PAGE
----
Did you notice that our beloved kale is on the Environmental Working Group’s “Dirty Dozen” list? According to the Environmental Working Group, the plants on this list have the most pesticide residue. However, my grandfather grew kale annually without the use of pesticides. How can this be? My grandfather simply grew great varieties that did well in this area (NC) and he grew kale only in the season that it thrived.
So, why is such a care free crop on the “Dirty Dozen” list? First, kale has no peel, meaning anything that is sprayed on the plant is directly applied to the part we eat. Bananas, on the other hand, have a peel that limits the contact between the pesticide and what ends up on the bottom of your ice cream sundae.
Second, kale has become such a hot commodity that many growers are growing it in the heat of summer, even though it used to be strictly a cool season crop. Unfortunately, extending the plant’s growing season has introduced new complications, particularly insects like aphids, caterpillars, and flea beetles. Summer kale is also more likely to develop diseases, such as Anthracnose, Alternaria, and Black Rot. Black Rot has been a growing problem on the east coast with some growers treating their kale with copper multiple times before it is harvested.
Is any of this justification for removing kale from our diet? No! The nutrition in kale makes it a healthy, and delicious, part of any meal. We simply have to be smart about buying our kale.
The best strategy for buying kale you can trust is purchasing yours seasonally at the farmer’s market, preferably from a grower you know. Local growers who run small operations normally only grow kale during the season that it thrives. This means when pest pressure increases, the grower is more likely to tear down the kale and move on to a summer crop, than to get out the sprayer. Additionally, many of the varieties these growers choose have pretty good natural resistance to diseases.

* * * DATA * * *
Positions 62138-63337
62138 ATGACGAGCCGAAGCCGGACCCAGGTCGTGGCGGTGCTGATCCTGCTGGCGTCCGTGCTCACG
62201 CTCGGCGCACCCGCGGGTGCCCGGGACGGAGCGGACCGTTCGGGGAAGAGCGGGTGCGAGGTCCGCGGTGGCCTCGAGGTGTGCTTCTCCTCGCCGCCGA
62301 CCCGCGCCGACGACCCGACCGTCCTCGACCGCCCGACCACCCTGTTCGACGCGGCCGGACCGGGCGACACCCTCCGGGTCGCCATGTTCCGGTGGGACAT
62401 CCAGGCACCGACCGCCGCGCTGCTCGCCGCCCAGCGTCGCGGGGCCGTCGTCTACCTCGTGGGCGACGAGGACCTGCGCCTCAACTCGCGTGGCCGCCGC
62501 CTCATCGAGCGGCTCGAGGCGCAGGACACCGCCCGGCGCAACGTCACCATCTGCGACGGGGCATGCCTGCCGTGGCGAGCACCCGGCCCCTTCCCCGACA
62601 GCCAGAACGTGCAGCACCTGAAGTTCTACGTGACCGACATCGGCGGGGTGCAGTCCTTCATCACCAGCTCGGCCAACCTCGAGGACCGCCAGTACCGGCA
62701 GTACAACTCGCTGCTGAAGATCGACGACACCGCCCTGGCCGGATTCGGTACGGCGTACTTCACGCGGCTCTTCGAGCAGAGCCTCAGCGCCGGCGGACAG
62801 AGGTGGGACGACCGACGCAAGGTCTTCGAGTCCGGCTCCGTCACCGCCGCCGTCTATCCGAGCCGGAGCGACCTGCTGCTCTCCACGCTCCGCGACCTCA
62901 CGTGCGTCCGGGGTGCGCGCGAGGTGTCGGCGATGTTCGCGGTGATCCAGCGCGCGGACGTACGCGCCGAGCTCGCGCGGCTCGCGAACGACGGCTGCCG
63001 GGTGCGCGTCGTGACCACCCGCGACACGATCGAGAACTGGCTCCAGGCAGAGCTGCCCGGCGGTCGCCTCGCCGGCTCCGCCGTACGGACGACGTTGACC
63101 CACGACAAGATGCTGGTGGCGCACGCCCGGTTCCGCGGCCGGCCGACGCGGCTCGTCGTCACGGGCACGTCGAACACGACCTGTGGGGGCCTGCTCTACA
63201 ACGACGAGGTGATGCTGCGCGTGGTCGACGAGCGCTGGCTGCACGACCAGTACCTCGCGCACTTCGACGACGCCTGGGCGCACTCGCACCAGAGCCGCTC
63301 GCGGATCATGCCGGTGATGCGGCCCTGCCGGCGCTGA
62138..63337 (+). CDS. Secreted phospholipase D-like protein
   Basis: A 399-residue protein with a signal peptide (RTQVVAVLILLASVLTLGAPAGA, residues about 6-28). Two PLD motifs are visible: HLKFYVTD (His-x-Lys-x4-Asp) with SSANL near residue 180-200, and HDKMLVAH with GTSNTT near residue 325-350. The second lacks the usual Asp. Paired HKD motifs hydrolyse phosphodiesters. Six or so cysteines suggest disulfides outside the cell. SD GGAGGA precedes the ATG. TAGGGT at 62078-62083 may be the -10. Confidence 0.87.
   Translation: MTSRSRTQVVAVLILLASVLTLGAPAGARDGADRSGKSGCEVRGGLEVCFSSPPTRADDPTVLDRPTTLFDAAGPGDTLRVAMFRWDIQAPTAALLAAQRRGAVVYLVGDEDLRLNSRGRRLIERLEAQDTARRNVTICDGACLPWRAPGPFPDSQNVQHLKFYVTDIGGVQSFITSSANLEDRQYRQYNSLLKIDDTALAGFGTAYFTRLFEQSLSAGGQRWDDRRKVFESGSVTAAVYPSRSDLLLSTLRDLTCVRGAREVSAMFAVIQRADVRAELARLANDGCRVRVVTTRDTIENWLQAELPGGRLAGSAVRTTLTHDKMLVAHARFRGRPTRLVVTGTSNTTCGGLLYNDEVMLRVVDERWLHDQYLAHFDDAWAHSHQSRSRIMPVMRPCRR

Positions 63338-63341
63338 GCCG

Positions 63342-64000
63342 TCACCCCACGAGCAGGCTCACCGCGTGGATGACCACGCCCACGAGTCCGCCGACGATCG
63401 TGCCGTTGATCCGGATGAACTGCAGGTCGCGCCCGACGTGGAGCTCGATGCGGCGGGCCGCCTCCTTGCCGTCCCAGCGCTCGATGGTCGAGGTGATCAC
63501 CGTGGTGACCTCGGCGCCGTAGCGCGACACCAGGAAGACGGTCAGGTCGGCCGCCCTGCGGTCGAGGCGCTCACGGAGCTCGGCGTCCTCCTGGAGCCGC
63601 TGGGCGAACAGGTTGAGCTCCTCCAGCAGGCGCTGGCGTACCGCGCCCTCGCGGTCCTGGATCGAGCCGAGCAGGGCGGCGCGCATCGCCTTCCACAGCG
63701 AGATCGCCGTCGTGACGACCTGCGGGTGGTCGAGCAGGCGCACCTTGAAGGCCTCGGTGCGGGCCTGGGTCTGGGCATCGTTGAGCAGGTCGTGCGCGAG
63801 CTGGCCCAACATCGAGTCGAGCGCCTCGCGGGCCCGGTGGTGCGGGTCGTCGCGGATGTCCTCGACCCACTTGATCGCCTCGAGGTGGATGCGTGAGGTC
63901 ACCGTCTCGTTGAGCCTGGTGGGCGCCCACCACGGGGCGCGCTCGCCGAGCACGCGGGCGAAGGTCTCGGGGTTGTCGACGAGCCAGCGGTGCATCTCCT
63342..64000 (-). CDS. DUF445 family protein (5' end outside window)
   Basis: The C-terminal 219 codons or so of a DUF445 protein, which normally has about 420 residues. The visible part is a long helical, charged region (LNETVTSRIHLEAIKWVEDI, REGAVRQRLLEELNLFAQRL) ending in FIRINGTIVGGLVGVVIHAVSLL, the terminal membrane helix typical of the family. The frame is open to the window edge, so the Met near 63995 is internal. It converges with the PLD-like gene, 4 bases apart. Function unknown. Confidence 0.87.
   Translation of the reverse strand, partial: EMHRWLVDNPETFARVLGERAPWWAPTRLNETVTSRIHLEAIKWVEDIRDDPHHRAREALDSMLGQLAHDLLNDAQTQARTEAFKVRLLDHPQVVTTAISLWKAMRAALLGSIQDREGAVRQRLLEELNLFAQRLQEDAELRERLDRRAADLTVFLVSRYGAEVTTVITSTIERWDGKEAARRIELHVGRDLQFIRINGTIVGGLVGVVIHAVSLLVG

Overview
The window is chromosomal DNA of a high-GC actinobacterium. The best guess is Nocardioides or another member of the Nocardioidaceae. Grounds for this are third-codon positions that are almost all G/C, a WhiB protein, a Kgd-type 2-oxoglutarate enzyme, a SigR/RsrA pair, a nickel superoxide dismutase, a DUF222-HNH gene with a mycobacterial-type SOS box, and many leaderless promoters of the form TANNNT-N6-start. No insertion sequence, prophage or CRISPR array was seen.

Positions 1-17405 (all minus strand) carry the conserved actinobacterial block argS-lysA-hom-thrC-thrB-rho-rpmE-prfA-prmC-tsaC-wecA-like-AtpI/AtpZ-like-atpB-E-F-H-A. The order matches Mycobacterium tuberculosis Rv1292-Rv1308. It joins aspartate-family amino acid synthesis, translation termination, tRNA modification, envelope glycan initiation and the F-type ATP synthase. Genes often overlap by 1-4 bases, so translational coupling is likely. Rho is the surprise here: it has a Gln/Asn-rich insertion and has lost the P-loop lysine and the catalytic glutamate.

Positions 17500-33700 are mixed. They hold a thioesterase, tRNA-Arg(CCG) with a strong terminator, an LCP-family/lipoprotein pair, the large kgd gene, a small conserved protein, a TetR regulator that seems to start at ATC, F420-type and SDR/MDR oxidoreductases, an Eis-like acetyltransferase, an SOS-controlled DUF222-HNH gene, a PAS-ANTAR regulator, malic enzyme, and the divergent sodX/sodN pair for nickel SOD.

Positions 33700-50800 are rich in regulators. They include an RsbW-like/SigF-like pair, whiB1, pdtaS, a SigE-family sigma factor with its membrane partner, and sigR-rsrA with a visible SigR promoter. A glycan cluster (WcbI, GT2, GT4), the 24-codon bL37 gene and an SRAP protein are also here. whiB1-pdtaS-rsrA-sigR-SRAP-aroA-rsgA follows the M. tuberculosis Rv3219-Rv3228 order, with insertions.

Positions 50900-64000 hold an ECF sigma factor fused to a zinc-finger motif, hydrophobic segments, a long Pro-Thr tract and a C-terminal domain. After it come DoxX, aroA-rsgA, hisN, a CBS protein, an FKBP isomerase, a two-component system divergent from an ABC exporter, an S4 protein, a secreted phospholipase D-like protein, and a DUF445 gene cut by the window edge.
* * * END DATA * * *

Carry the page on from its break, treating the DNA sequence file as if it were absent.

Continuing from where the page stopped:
This photo, taken in late May when it was very hot in NC, shows how important it is to choose varieties with good natural resistance. The variety in the background is Ripbor and the variety in the foreground is Red Russian. Notice that the Red Russian kale has quite a few disease spots on the leaves, while the Ripbor has none at all. Heirloom Lacinado kale also has pretty good natural disease resistance and is relatively disease-free.
In a nutshell: If you want the best kale, buy your kale from a grower you know at the farmer’s market. Prepare to spend your June with tomatoes and zucchini and look forward to kale’s return in September!
Eat your veggies,